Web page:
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Magnesium is the key to unlocking a good night’s sleep

From controlling blood pressure to summoning the sandman, magnesium is truly a health powerhouse.

Lying awake restless at night is one of the worst feelings, particularly if you regularly struggle with sleep. Not only does it make our day-to-day lives hard, a lack of sleep is also bad for our overall health in the long-run.

If you can’t chalk your sleeplessness up to an underlying sleep disorder like insomnia or sleep apnoea, then fixing the issue can feel impossibly hard.

You may think that in order to finally get a good night’s rest, you’ll have to start taking a host of drowsy sleep-inducing medications, but that’s not the case.

Magnesium is the all-round health hero that can control blood sugar, your heartbeat, blood pressure and so much more. But, the little-known secret about magnesium is that it’s also great for sleep too.

sleep magnesium
A magnesium deficiency could be to blame for your sleeplessness.

“Magnesium is the primary mineral to relax our muscles,” explains Olivia Arezzolo, Australia’s leading sleep expert. “This means when we have it in abundant amounts, especially before sleep, we naturally feel tired. Note that the brain is also a muscle – so it helps us feel more relaxed mentally too.”

Signs of a magnesium deficiency

Magnesium is an essential mineral in our bodies, and for some of us, we may be deficient in it which can in turn cause a host of health problems – including poor sleep. Whilst only a blood test can conclusively tell you if you have a magnesium deficiency, there are also signs our bodies give out that can tell us too. These include:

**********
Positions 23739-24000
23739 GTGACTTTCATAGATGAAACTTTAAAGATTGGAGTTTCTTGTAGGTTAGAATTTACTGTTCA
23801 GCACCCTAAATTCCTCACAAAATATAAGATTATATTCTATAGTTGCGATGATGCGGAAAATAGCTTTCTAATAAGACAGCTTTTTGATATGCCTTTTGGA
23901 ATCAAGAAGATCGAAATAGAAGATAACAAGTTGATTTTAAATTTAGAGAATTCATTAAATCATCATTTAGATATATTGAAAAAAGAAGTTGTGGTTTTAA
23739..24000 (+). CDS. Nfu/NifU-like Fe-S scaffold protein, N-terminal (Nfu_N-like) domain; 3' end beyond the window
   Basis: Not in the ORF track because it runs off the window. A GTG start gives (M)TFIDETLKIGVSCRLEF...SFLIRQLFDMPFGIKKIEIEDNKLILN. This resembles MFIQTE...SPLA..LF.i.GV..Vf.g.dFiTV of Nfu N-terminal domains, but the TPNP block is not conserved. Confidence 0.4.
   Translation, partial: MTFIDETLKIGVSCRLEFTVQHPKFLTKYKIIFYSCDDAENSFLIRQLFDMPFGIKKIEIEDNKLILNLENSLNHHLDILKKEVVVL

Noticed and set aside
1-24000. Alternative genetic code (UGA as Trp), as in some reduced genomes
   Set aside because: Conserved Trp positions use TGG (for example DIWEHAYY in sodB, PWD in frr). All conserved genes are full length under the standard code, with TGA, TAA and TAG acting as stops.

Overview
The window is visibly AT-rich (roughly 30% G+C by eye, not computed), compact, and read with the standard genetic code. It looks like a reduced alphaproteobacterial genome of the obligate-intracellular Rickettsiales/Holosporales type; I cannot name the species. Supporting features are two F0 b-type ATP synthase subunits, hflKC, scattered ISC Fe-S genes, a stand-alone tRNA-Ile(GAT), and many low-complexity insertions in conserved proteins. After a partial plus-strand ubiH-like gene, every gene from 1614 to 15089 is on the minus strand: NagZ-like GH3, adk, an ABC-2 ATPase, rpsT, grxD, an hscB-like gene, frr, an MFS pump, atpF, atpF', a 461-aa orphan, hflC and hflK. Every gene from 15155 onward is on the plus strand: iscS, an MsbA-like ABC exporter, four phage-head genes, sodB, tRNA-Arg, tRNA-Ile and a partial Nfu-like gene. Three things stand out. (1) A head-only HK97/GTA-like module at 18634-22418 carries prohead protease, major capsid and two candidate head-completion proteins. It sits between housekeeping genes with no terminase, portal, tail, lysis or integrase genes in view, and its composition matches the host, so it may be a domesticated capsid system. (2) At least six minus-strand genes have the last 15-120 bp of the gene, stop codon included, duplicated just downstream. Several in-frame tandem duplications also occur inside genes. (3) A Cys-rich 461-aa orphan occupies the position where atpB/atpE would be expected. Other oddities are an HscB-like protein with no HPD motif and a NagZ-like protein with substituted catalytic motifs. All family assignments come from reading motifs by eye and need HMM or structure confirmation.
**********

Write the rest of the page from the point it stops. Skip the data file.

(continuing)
• Muscle cramps or spasms
  • Fatigue
  • Poor sleep
  • High blood pressure
  • Loss of appetite

How does magnesium promote better sleep?

Magnesium can be found in foods like wheat, spinach, quinoa, nuts and avocado. You can also up your intake through dedicated over-the-counter supplements. Whilst the mineral has a range of health benefits, it also works to give you a better night’s sleep through things like:

  • Muscle relaxation – Muscle relaxation is deeply important to a deep and restorative sleep. Magnesium naturally eases muscular tension by balancing calcium levels in the body which makes it easier to fall asleep.
  • Regulating GABA – If you don’t get enough magnesium in your diet, your GABA regulation may be affected. GABA (which stands for gamma-aminobutyric acid) is a neuro-transmitter that promotes calmness when the brain’s neurons are tense, anxious and stressed. Magnesium supplements can help regulate the GABA function, ensuring you get a good night’s sleep.
  • Regulating melatonin – Magnesium also ensures that your body is producing ample amounts of melatonin, a chemical that is released by our brains at night to stimulate sleep.
Magnesium can be found in foods, or in dedicated supplements.

When should you take magnesium?

Unlike dedicated sleep aids like sedatives and melatonin supplements, magnesium doesn’t need to be taken right before bed – or any particular time for that matter, as long as it’s being taken consistently.

Not only can you take magnesium at any time of day, but you can also use it long-term. Contrary to sleep supplements, magnesium is a vital mineral for our bodies and can be incorporated into your daily routine.

“Magnesium can in fact be used long-term, like you can take a greens supplement long term,” Olivia explains.

The bottom line is that not only is magnesium the quiet all-round health hero that balances blood sugar, steadies the heartbeat and lowers blood pressure it’s also a small but mighty tool to unlock a refreshing sleep.

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